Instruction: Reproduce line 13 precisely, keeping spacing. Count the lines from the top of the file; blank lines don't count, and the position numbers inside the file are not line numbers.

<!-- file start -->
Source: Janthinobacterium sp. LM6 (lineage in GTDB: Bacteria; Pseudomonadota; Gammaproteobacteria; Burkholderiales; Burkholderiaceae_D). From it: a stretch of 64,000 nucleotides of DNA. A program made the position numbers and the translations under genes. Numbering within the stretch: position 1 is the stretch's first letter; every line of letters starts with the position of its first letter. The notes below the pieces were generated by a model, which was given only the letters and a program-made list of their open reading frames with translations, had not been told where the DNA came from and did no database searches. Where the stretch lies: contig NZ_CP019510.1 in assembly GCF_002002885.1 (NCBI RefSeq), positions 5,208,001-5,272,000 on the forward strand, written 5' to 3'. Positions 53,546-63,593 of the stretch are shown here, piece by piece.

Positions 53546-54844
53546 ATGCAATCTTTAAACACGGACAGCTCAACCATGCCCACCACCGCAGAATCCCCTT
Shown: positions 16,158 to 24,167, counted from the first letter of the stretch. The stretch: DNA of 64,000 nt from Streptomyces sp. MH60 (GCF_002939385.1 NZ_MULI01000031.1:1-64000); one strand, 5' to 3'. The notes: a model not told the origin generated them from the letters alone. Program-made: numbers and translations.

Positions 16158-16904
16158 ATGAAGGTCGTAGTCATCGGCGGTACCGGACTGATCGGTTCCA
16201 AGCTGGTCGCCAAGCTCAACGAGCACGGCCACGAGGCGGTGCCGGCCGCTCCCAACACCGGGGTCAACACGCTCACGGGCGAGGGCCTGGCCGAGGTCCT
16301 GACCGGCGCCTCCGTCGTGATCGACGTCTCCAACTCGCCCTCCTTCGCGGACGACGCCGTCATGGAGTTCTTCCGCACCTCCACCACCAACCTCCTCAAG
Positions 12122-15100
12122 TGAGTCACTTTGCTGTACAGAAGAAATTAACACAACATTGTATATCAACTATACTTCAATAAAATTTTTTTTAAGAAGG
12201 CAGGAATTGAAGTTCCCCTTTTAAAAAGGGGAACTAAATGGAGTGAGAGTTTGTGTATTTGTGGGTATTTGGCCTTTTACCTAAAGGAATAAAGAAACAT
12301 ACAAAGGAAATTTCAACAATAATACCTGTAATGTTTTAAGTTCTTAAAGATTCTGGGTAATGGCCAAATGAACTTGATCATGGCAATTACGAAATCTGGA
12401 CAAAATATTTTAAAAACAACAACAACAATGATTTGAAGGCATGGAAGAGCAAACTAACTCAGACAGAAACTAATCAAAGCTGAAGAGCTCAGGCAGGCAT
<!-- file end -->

12401 CAAAATATTTTAAAAACAACAACAACAATGATTTGAAGGCATGGAAGAGCAAACTAACTCAGACAGAAACTAATCAAAGCTGAAGAGCTCAGGCAGGCAT